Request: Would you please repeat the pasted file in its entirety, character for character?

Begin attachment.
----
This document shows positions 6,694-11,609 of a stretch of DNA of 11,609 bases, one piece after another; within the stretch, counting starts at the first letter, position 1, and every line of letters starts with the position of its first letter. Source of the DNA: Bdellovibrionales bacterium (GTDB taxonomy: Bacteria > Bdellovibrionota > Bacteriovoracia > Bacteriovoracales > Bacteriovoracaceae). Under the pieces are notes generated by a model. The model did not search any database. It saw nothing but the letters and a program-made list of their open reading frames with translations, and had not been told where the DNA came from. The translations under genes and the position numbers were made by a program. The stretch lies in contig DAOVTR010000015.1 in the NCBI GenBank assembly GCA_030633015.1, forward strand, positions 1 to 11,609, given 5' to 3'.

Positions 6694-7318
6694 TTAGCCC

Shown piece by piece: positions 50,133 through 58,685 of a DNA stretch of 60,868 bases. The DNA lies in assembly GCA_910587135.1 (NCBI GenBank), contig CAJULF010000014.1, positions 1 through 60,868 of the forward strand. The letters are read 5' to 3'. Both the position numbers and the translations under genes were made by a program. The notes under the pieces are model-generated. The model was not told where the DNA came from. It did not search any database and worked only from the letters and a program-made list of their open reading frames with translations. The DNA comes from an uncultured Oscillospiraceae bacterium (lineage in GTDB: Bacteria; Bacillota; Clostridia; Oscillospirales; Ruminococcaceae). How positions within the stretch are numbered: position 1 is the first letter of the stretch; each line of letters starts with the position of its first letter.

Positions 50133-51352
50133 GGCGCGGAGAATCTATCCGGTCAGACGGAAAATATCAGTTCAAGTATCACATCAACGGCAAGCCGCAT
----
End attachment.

This document shows positions 6,694-11,609 of a stretch of DNA of 11,609 bases, one piece after another; within the stretch, counting starts at the first letter, position 1, and every line of letters starts with the position of its first letter. Source of the DNA: Bdellovibrionales bacterium (GTDB taxonomy: Bacteria > Bdellovibrionota > Bacteriovoracia > Bacteriovoracales > Bacteriovoracaceae). Under the pieces are notes generated by a model. The model did not search any database. It saw nothing but the letters and a program-made list of their open reading frames with translations, and had not been told where the DNA came from. The translations under genes and the position numbers were made by a program. The stretch lies in contig DAOVTR010000015.1 in the NCBI GenBank assembly GCA_030633015.1, forward strand, positions 1 to 11,609, given 5' to 3'.

Positions 6694-7318
6694 TTAGCCC

Shown piece by piece: positions 50,133 through 58,685 of a DNA stretch of 60,868 bases. The DNA lies in assembly GCA_910587135.1 (NCBI GenBank), contig CAJULF010000014.1, positions 1 through 60,868 of the forward strand. The letters are read 5' to 3'. Both the position numbers and the translations under genes were made by a program. The notes under the pieces are model-generated. The model was not told where the DNA came from. It did not search any database and worked only from the letters and a program-made list of their open reading frames with translations. The DNA comes from an uncultured Oscillospiraceae bacterium (lineage in GTDB: Bacteria; Bacillota; Clostridia; Oscillospirales; Ruminococcaceae). How positions within the stretch are numbered: position 1 is the first letter of the stretch; each line of letters starts with the position of its first letter.

Positions 50133-51352
50133 GGCGCGGAGAATCTATCCGGTCAGACGGAAAATATCAGTTCAAGTATCACATCAACGGCAAGCCGCAT